HOT TOPIC: Online Publishing
Volume 1, Issue 14 - December 12, 2004

"The interactive nature of web technologies allows for all kinds of possibilities when working online. One of the most logical jumps from traditional pedagogy to the connected classroom is that of the publication of student work. Being able to publish student writing online to a potential audience of millions is a quantum leap in Graves’ writer’s workshop model.

I know I’m dating myself here, but when Writing: Teachers and Children at Work came out twenty years ago, I was an instant disciple of Donald Graves and all his subsequent work coming out of the University of New Hampshire. I dutifully stocked my classroom full of cardboard from cereal boxes, books of wallpaper samples and clip art, glue, rubber cement, thread, needles, paints, markers, colored pencils and anything else I thought my students might need to successfully bind and publish their own books at the end of the writing process. It took up an entire corner of my room! The celebration of a published book was always a wonderful event, but the hours and effort I put into collecting materials and helping students make their books was inestimable.

Fast forward to the classroom in the 21st century. Graves’ model still works well in developing student writers. But there now is no need for an entire publishing center in your classroom. In fact, with one Internet-connected computer you can support the publication of original student work as a single, self-contained, digital publishing center! Different sites publish student work in different ways, depending on policies, formatting and vision, so there are plenty of options out there from which you can choose!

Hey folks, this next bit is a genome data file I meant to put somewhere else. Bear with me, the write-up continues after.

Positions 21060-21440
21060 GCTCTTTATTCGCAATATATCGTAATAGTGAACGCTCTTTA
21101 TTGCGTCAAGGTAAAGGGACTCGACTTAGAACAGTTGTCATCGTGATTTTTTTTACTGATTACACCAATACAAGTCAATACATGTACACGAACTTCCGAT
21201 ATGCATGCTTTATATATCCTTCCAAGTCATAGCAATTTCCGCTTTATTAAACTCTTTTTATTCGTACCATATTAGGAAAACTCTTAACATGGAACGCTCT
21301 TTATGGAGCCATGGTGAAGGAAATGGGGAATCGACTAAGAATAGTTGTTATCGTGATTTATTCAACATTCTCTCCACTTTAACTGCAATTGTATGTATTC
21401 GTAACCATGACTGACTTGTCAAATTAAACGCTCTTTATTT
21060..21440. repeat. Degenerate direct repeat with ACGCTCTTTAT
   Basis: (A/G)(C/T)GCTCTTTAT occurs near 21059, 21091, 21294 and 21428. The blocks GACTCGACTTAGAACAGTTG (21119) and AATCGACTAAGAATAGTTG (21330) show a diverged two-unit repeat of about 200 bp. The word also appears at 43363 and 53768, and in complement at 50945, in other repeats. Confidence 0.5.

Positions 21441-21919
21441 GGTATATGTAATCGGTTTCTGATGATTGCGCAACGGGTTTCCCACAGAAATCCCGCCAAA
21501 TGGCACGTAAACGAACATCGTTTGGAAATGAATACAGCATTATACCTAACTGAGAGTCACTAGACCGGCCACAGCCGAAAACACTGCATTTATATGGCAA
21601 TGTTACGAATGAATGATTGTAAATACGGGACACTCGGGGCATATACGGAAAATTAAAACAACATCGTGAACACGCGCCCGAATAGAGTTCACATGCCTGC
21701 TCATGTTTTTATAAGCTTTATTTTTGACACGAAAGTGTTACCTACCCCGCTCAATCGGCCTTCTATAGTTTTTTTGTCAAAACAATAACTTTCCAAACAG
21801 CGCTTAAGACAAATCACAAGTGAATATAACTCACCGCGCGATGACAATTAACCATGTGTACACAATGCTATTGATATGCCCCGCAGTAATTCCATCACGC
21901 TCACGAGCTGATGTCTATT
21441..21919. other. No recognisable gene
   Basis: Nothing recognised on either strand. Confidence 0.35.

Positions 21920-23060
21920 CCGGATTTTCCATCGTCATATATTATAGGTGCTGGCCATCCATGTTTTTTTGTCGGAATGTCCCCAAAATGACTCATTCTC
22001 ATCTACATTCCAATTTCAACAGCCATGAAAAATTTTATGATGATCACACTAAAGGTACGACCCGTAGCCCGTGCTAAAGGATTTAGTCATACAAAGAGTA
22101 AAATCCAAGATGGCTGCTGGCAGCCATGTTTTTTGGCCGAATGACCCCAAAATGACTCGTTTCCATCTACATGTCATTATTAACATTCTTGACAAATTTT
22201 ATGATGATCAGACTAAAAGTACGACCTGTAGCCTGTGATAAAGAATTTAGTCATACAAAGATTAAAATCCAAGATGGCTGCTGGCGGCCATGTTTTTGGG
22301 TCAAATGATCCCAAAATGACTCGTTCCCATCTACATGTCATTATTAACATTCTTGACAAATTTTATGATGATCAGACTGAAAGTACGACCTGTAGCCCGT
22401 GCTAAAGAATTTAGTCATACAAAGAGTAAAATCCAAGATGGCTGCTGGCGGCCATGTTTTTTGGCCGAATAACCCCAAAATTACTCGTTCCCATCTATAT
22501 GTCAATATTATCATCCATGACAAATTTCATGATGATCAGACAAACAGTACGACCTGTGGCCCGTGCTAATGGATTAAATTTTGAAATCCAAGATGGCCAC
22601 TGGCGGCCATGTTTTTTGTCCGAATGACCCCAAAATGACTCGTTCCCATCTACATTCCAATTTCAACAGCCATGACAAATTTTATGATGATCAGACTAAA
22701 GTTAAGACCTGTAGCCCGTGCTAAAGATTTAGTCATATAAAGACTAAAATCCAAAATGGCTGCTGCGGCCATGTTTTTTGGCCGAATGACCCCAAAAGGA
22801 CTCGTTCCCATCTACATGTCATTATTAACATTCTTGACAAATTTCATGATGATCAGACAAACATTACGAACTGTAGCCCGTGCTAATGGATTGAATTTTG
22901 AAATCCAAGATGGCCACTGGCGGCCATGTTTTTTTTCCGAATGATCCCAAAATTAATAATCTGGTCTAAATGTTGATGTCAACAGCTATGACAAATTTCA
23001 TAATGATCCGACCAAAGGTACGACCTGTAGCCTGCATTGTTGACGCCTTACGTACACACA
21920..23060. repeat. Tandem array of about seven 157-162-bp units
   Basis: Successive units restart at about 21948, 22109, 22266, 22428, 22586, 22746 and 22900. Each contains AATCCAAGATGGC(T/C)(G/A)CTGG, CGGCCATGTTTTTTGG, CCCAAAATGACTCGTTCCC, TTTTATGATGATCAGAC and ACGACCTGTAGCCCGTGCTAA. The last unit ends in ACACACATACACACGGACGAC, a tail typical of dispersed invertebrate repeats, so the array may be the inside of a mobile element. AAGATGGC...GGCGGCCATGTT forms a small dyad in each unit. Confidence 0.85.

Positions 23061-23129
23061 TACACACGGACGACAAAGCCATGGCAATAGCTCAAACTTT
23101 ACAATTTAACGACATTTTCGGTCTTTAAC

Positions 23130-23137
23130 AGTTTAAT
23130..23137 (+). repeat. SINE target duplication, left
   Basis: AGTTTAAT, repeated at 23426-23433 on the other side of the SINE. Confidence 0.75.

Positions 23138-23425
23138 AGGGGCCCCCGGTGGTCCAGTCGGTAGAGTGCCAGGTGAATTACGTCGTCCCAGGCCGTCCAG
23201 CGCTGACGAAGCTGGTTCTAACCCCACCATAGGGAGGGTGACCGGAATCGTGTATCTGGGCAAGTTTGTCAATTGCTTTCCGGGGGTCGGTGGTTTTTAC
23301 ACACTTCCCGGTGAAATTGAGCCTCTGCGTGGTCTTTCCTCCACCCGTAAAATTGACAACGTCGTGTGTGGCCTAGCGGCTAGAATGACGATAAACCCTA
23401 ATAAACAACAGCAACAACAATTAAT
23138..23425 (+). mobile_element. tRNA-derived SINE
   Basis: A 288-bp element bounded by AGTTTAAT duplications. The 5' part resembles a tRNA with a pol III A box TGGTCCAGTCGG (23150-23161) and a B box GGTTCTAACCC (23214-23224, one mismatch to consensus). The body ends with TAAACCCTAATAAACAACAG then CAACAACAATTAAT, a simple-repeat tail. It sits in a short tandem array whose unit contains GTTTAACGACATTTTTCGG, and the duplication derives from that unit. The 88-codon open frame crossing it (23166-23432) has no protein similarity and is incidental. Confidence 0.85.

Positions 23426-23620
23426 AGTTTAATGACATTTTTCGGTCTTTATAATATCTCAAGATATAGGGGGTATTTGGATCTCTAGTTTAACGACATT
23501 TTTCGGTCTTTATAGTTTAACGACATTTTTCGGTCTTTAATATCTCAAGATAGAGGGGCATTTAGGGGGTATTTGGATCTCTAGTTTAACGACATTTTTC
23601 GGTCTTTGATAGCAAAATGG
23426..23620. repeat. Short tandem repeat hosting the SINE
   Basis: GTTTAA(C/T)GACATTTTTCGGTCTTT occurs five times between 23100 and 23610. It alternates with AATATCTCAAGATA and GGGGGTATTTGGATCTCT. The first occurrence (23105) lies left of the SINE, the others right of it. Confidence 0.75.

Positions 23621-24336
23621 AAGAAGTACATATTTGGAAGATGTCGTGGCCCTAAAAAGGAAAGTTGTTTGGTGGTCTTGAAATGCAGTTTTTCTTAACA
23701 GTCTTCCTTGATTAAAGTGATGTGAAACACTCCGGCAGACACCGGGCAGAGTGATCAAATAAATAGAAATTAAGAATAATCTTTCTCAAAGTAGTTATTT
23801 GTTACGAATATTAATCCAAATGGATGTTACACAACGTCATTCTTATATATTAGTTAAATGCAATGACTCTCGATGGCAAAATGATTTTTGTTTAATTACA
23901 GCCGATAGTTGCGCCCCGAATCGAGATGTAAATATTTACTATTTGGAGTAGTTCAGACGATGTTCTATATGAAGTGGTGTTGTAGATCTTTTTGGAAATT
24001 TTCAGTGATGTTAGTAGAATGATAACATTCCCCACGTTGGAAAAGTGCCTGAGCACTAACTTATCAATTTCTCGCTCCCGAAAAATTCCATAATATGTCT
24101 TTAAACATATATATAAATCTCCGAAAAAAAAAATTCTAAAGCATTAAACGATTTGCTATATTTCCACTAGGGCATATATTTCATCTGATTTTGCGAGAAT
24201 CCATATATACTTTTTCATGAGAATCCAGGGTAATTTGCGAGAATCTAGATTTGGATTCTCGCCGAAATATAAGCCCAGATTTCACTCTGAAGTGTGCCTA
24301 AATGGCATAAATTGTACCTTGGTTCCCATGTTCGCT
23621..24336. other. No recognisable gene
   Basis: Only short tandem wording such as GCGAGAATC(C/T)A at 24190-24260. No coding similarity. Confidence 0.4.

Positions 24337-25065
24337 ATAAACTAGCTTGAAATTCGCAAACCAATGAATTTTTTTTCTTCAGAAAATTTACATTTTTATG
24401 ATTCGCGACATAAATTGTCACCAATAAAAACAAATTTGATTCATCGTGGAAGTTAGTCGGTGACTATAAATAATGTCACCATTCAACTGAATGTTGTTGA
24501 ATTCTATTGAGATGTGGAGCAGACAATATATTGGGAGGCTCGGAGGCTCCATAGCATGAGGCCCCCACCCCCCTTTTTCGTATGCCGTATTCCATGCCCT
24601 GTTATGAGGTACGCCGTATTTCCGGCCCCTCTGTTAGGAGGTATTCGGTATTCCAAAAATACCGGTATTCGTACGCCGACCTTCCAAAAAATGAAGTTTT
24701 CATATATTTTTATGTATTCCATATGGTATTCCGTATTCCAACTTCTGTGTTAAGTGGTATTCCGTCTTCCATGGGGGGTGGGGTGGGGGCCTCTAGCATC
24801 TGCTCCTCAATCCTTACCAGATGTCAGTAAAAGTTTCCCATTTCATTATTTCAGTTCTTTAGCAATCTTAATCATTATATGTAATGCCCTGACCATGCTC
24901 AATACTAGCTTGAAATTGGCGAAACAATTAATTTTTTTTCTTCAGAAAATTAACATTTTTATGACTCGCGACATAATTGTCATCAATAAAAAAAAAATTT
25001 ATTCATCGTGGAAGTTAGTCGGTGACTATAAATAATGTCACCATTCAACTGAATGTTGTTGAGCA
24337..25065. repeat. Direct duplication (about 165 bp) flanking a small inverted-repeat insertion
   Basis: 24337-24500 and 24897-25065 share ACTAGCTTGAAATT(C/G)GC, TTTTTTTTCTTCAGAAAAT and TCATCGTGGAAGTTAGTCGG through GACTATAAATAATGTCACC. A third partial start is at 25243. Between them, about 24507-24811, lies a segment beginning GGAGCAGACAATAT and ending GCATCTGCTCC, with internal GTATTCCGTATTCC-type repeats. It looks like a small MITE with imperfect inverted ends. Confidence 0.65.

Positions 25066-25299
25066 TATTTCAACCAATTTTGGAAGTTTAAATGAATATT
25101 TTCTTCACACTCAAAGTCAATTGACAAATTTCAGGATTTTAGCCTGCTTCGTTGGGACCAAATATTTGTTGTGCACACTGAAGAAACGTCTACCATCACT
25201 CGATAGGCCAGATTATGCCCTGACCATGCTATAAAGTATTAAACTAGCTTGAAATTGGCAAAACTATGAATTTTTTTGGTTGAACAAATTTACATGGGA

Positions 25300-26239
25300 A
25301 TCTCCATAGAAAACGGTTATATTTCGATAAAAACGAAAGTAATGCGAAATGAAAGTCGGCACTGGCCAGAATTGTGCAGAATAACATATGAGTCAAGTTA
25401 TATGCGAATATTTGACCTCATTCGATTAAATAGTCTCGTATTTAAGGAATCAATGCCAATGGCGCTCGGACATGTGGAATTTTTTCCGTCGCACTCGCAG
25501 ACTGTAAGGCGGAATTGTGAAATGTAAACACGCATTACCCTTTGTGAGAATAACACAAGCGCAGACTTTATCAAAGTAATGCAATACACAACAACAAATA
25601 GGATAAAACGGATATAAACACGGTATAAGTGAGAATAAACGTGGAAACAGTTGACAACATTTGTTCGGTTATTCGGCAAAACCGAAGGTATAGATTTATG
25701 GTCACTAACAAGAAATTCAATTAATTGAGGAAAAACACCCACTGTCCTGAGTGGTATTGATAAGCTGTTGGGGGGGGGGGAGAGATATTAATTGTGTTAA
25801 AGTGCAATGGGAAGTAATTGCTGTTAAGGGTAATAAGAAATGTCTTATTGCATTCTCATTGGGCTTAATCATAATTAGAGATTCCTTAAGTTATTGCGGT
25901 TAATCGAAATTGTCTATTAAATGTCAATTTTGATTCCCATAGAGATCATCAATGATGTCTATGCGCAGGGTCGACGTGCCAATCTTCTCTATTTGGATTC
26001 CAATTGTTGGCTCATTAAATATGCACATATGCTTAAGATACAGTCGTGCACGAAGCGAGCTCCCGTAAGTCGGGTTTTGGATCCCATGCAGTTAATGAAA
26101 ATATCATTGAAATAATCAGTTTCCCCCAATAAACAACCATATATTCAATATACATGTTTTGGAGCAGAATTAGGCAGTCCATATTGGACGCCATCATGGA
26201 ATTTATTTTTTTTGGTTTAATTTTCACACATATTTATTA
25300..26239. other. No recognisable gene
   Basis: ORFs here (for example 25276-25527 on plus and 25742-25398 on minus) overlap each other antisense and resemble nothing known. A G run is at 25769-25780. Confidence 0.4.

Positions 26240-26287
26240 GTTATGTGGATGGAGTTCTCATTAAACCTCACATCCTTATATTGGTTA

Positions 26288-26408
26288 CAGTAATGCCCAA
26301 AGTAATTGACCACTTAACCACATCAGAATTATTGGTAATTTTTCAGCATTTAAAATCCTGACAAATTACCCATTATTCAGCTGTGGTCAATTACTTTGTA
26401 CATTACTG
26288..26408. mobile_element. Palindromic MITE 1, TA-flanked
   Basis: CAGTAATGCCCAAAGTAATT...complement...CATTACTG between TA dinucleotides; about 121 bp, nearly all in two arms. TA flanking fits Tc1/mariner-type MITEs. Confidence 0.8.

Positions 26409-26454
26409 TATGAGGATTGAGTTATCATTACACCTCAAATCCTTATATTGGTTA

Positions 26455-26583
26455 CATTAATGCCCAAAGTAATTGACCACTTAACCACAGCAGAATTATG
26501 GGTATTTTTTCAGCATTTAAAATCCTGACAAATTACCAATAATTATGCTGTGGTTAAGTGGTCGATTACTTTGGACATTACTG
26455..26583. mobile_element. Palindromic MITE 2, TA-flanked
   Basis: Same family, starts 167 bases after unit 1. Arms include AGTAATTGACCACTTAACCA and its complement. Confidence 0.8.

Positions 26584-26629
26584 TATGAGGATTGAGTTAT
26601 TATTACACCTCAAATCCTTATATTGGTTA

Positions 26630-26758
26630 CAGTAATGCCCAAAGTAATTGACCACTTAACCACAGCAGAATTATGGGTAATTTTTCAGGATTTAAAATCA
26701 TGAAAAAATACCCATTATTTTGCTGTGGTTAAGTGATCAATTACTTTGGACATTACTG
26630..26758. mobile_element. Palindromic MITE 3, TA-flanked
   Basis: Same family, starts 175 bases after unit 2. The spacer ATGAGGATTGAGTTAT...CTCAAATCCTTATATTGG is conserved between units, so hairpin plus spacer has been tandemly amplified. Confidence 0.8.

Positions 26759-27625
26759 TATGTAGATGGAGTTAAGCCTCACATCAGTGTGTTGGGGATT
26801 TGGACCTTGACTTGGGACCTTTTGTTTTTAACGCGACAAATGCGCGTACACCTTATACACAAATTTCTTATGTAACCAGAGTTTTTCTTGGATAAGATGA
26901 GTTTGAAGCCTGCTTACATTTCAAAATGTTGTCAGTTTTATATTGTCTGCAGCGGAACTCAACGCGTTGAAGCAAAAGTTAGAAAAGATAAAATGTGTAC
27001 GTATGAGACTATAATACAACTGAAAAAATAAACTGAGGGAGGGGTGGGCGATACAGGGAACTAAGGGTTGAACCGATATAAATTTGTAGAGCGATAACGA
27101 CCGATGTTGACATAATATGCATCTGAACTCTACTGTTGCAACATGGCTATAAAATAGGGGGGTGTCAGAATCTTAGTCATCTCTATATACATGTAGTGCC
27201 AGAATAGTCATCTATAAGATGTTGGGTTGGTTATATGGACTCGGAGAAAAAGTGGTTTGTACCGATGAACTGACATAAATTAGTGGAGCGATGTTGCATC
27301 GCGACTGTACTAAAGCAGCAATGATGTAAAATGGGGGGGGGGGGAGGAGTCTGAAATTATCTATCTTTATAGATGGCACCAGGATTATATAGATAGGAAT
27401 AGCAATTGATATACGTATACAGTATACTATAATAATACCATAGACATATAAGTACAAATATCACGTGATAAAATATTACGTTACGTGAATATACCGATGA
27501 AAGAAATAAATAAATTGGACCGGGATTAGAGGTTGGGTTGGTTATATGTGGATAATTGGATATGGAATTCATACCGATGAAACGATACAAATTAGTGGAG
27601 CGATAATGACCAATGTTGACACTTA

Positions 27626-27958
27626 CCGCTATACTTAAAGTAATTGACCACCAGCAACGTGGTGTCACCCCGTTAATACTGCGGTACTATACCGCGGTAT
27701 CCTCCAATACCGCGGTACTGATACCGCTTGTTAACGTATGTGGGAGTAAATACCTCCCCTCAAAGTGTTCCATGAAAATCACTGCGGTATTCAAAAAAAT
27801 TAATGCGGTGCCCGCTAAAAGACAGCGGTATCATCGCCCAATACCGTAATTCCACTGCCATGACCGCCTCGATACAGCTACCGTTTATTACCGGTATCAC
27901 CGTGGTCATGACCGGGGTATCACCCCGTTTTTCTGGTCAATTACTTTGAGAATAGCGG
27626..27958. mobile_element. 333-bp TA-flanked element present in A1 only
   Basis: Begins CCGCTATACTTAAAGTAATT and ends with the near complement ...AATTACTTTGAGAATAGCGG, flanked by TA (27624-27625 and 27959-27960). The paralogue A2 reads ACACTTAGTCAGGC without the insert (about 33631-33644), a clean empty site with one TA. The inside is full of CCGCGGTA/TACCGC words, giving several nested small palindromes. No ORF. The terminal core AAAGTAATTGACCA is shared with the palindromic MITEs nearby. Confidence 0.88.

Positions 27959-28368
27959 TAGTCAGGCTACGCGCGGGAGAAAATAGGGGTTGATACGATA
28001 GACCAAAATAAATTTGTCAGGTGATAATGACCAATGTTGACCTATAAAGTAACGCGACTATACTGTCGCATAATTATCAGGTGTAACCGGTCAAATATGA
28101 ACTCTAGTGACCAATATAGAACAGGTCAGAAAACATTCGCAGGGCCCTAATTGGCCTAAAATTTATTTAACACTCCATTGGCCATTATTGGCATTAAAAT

This week’s issue offers a sampling of the best sites available online for publishing your student work. Be sure to study the sites that interest you carefully so that you are thoroughly familiar and comfortable with each before introducing them to your classroom. Also, be sure you have a classroom management plan in place that lets students know the steps they must take in order to publish their work online. Supervision and guidance is a must! Finally, be sure to link from your class web site and newsletter to the sites that publish your student work. It’s a great way to let parents and the larger school community sit up and take notice of the great things going on in your classroom! And now, the Digital Dozen top online publishing sites ….."


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